In first Alaska visit, French ambassador talks climate change, Russia and the case of the missing French sled dog

French Ambassador Philippe Etienne (Embassy of France)

France’s ambassador to the United States is in Alaska, with a stop in Anchorage before flying to the village of Quinhagak to visit the Nunalleq Culture and Archaeology Center, which is led by a French archaeologist.

It’s Ambassador Philippe Etienne’s first trip to the state, and, on his first day in Anchorage, he had not yet seen any of the city’s charismatic mega-fauna. But Etienne has been meeting with state and local leaders and the local French community.

Etienne says he’s been discussing everything from Russia’s invasion of Ukraine, his diplomatic post in Russia when the Soviet Union collapsed and, of course, climate change.

Listen:

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The following transcript has been lightly edited for clarity.

Philippe Etienne: Well, we all feel (climate change) very acutely. I mean, on all continents. We had just, in Europe, two heat waves already this summer. And we are also affected by drought, by fires, wildfires like the United States, but like many, many other parts of the world. So it’s really important for all of us in the world, reaching our goals, limiting the global warming. It’s really important to have the U.S. on board. It was good for us to have the U.S. back to the Paris Climate Accords, and also the U.S. as a leader in this global negotiation.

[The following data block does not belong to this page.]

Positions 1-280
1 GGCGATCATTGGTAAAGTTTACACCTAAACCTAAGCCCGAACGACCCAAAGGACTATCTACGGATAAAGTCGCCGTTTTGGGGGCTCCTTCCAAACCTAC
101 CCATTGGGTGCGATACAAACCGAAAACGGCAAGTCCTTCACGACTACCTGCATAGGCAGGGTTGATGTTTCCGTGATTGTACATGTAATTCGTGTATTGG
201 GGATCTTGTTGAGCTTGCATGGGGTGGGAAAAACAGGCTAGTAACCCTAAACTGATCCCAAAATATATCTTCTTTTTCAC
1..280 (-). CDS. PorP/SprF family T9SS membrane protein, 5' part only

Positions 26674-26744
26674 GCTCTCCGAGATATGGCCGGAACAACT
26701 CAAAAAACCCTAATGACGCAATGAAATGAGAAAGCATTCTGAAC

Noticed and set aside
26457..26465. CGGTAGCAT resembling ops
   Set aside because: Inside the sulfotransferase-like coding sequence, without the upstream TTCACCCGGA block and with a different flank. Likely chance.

Casey Grove: Kind of changing gears, I had seen on your itinerary that you’re heading to the village of Quinhagak. And maybe you could tell me about that. Why are you heading out there?

PE: Yes, indeed, after Anchorage, we will visit with my colleagues in Quinhagak, because we have there a cooperation between the local community and a French archeologist, which is being supported by our government. This cooperation is about excavations in their region, in the old village of Nunalleq. It’s really important, because it’s about finding objects, artifacts, which would disappear if they are not looked for, because of the global warming, because this, the permafrost, is now unfrozen. And the objects, which have been kept under the previous conditions, cannot be kept anymore.

CG: Where are you expecting? I mean, have you seen pictures? Do you know?

PE: Yeah, I’ve seen some pictures of the result of the investigations, artifacts, which has been found. And I must say, this morning, we were also very lucky because we could visit both, here in Anchorage, the Alaska Native Heritage Center and the Anchorage Museum. And we, I, learned quite a lot this morning, visiting those two places.

CG: Yeah, that’s great. We have a nice museum here, don’t we?

PE: Yeah, you can be proud of your museum, certainly a great museum.

CG: My wife drags me there on occasion. She’s also the one that helps me with the French words in the crossword puzzle.

PE: OK! Well, I thank her!

CG: I do too, all the time!

I should ask you about Russia. And I know that’s a broad question, but as a diplomat, do you feel like there’s any hope that diplomacy will help resolve the situation in Ukraine? And I say that sitting here in Alaska, where we are close to the other side of Russia, right? What do you think about that?